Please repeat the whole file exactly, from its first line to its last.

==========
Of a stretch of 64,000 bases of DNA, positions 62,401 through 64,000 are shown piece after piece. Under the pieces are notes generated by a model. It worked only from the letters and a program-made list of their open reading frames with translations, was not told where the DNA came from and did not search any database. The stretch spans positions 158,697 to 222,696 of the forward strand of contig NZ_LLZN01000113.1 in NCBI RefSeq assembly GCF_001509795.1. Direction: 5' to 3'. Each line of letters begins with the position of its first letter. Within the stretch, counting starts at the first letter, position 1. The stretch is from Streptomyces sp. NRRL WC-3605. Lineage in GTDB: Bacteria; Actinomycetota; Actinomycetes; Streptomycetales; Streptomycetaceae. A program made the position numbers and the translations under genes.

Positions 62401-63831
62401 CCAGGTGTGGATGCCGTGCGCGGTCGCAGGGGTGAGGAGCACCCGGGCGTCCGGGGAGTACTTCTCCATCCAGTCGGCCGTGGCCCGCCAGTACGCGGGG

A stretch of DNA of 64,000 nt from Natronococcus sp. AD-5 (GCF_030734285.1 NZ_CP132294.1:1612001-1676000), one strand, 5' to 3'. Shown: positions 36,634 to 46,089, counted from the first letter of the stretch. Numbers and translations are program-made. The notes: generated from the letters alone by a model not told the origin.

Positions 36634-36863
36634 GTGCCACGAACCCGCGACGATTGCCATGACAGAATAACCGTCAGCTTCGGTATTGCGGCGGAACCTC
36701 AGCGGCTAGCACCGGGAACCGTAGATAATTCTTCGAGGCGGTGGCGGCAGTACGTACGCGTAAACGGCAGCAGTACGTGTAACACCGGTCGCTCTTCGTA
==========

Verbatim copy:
Of a stretch of 64,000 bases of DNA, positions 62,401 through 64,000 are shown piece after piece. Under the pieces are notes generated by a model. It worked only from the letters and a program-made list of their open reading frames with translations, was not told where the DNA came from and did not search any database. The stretch spans positions 158,697 to 222,696 of the forward strand of contig NZ_LLZN01000113.1 in NCBI RefSeq assembly GCF_001509795.1. Direction: 5' to 3'. Each line of letters begins with the position of its first letter. Within the stretch, counting starts at the first letter, position 1. The stretch is from Streptomyces sp. NRRL WC-3605. Lineage in GTDB: Bacteria; Actinomycetota; Actinomycetes; Streptomycetales; Streptomycetaceae. A program made the position numbers and the translations under genes.

Positions 62401-63831
62401 CCAGGTGTGGATGCCGTGCGCGGTCGCAGGGGTGAGGAGCACCCGGGCGTCCGGGGAGTACTTCTCCATCCAGTCGGCCGTGGCCCGCCAGTACGCGGGG

A stretch of DNA of 64,000 nt from Natronococcus sp. AD-5 (GCF_030734285.1 NZ_CP132294.1:1612001-1676000), one strand, 5' to 3'. Shown: positions 36,634 to 46,089, counted from the first letter of the stretch. Numbers and translations are program-made. The notes: generated from the letters alone by a model not told the origin.

Positions 36634-36863
36634 GTGCCACGAACCCGCGACGATTGCCATGACAGAATAACCGTCAGCTTCGGTATTGCGGCGGAACCTC
36701 AGCGGCTAGCACCGGGAACCGTAGATAATTCTTCGAGGCGGTGGCGGCAGTACGTACGCGTAAACGGCAGCAGTACGTGTAACACCGGTCGCTCTTCGTA